OBERSUELZEN, Germany — Weeks before graduating with a bachelor’s degree in psychology and a 4.0 GPA on Saturday, Maurice Alsing saw something new: the faces of his classmates and his teacher.
Face masks recently became optional in Alsing’s first in-person class this spring at the University of Maryland Global Campus Europe since the pandemic began.
“It was amazing,” he said of being able to sit in a classroom and engage, face-to-face, with other students and his instructor after two years of Zoom classes and in line.
Alsing, 22, was one of 165 graduates to graduate at the start of UMGC Europe in 2022 – an outdoor ceremony held on a football pitch in a village east of Kaiserslautern , in the German wine region.
The temperatures were chilly, prompting some attendees to wrap themselves in blankets, a gift to every UMGC Europe graduate. And umbrellas came out during a brief downpour that threatened to put a damper on the festivities.
But the rain held back as the graduates and their families celebrated a journey marked by many challenges, such as balancing studies with demanding military deployments and operations and the shift to virtual classrooms during the pandemic.
From supporting the evacuation and temporary housing of tens of thousands of Afghan refugees last fall at US bases in Europe to the ongoing war in Ukraine, “these are difficult times,” Col. Charles Fisher said. , Chief of Staff, 21st Theater Sustainment Command. graduates.
“I’m sure your current schedule hasn’t been easy, but you’re here,” he said. “How proud you must be of yourself – and you should be.”
Of the 1,193 graduates from UMGC Europe this year, 51% are on active duty, representing the Air Force, Army, Marine Corps, Navy and, for the first time, Space Force .
“We have a space cadet – just kidding – a Space Force graduate walking today,” said Tony Cho, vice president and director of UMGC Europe.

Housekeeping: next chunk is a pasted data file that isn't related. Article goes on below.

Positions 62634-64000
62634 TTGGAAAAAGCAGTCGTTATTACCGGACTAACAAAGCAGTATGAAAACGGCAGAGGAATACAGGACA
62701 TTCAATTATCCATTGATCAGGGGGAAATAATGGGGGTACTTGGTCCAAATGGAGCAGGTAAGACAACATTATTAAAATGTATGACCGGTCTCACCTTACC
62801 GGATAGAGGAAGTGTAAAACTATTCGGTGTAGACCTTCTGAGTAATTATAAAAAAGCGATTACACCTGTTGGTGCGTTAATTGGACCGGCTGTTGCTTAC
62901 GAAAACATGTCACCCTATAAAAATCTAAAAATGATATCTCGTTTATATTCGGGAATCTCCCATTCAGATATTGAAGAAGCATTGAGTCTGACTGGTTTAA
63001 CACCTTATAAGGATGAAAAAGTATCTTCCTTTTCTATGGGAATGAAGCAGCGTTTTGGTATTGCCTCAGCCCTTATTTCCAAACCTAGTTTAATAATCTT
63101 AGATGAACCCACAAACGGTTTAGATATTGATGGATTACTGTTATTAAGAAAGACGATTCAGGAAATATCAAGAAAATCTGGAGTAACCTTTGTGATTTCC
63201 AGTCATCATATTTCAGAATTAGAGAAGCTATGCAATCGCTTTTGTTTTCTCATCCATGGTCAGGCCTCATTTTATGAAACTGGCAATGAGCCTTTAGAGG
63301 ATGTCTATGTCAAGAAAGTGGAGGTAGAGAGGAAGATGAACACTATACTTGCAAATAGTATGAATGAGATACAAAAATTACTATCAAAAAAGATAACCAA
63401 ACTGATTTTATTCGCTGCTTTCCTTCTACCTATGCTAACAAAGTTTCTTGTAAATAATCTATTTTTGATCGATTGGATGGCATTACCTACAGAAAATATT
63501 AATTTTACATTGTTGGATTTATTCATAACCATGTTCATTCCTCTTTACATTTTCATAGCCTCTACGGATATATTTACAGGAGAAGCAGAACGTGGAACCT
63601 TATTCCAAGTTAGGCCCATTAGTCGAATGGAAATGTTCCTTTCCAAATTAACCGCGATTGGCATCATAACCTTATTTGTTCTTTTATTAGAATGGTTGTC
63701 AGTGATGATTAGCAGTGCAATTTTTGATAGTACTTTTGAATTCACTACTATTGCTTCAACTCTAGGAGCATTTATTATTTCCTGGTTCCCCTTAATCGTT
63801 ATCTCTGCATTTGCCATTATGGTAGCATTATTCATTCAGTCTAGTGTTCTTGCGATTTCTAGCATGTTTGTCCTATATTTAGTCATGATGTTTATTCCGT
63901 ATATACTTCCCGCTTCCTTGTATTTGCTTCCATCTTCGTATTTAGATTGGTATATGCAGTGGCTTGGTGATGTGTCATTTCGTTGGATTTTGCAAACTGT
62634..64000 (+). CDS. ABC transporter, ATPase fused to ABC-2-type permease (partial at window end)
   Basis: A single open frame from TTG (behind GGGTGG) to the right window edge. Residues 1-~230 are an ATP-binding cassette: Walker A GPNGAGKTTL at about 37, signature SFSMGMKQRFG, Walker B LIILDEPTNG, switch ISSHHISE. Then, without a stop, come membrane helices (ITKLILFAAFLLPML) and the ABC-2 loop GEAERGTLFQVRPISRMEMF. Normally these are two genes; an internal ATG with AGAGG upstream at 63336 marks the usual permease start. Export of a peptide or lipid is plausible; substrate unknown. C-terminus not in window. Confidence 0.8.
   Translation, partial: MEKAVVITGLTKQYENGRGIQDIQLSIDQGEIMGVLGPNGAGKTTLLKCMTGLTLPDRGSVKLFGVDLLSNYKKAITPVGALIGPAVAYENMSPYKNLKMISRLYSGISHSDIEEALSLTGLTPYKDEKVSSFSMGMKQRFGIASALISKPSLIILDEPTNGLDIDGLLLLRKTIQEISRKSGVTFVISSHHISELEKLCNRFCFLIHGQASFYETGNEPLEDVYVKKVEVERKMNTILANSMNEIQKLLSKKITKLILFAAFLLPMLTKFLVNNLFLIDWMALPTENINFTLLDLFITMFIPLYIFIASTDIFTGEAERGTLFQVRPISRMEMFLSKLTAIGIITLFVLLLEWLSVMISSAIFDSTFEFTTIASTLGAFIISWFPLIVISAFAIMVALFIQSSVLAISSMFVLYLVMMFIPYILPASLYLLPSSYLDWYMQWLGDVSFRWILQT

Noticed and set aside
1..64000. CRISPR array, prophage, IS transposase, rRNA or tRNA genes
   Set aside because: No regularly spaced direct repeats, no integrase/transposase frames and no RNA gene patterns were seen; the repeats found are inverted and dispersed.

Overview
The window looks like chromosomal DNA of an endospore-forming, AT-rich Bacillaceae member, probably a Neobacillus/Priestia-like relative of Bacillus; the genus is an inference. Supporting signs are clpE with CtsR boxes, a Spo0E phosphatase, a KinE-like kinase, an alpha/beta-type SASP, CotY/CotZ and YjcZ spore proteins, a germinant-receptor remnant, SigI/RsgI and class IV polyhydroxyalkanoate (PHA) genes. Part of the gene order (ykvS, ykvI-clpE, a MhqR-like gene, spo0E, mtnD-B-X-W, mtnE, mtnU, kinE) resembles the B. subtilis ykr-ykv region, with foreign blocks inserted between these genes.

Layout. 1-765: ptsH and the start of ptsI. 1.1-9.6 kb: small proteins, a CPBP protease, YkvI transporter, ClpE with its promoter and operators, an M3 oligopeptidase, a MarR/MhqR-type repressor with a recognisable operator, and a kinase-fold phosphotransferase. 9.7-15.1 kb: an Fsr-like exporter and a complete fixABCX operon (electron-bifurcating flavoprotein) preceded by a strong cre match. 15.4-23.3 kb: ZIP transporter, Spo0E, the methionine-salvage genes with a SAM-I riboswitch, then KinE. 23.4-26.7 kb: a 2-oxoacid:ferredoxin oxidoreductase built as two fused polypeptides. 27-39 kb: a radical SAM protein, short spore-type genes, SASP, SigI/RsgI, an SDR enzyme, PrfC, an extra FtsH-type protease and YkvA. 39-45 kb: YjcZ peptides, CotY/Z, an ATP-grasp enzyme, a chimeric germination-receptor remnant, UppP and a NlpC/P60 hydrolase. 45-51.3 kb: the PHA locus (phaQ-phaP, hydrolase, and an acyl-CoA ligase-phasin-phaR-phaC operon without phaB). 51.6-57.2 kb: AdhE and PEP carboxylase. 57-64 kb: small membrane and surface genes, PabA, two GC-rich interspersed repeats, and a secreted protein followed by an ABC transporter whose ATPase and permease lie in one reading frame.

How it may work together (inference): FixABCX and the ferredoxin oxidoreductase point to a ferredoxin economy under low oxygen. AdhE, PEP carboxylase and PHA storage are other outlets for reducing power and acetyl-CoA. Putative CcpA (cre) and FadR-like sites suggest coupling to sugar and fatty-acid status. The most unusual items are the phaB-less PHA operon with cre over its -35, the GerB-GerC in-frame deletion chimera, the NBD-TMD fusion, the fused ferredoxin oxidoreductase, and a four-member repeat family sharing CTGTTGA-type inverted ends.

sergeant. Lyubomir Grigorov studied Computer Networks and Cybersecurity, one of 609 in the class of 2022 from UMGC Europe to earn a bachelor’s degree. Of the rest, 440 received an associate’s degree and 144 a master’s degree. Worldwide, nearly 14,000 graduates earned a UMGC degree this year.
For most of the past two years, UMGC Europe faculty have been teaching students at home and in their barracks from their own homes, Cho said in an interview ahead of the ceremony.
“We are back there now; students are starting to come back,” he said.
But UMGC is trying something new: “connected classes,” where an instructor teaches a class in person and students have the option of attending onsite or joining via Zoom, Cho said.
This flexibility helped a student who recently deployed to Eastern Europe. “He didn’t want to give up on his class,” Cho said. “He was in the woods, with night vision goggles, zooming in on the classroom with his cell phone.
“We try to adapt and understand what they are going through,” he said of the UMGC students.
This year’s graduates have attended courses in 24 countries, including Afghanistan, Bahrain, Poland, Turkey, Japan, Qatar, Iraq, United States, Japan, Korea, Djibouti, Turkey, Saudi Arabia and Uganda.
Air Force Master Sgt. Donnel Carney, 35, started his bachelor’s degree in business administration five years ago at Spangdahlem Air Force Base. A land transport specialist, he completed his studies while assigned to NATO headquarters in Belgium, persevering despite four interim deployments.
“There were plenty of times where it felt like, ‘Oh, man, where’s the end?'” he said before receiving his degree. He was like, “Keep pushing, keep fighting.”
Carney was typical of this year’s bachelor’s graduates, whose average age was 34. But he finished faster than the typical 6.8 years.
Others were outliers, like Nicole Via. At 43, Via earned a bachelor’s degree in social science after becoming an empty nest with her husband, Air Force Master Sgt. Kenneth Via. She completed 120 credit hours in 2.5 years while maintaining a 4.0 GPA.
“I surprised myself, to be honest, that I could actually do it,” Via said. “The first six months or so, I read an article 10 times before returning it because I was so nervous.”
Her husband, 45, an intelligence analyst at Ramstein Air Force Base, earned his master’s degree in cybersecurity technology.
“It’s really good to see her do this because she didn’t think she could do it,” Kenneth Via said.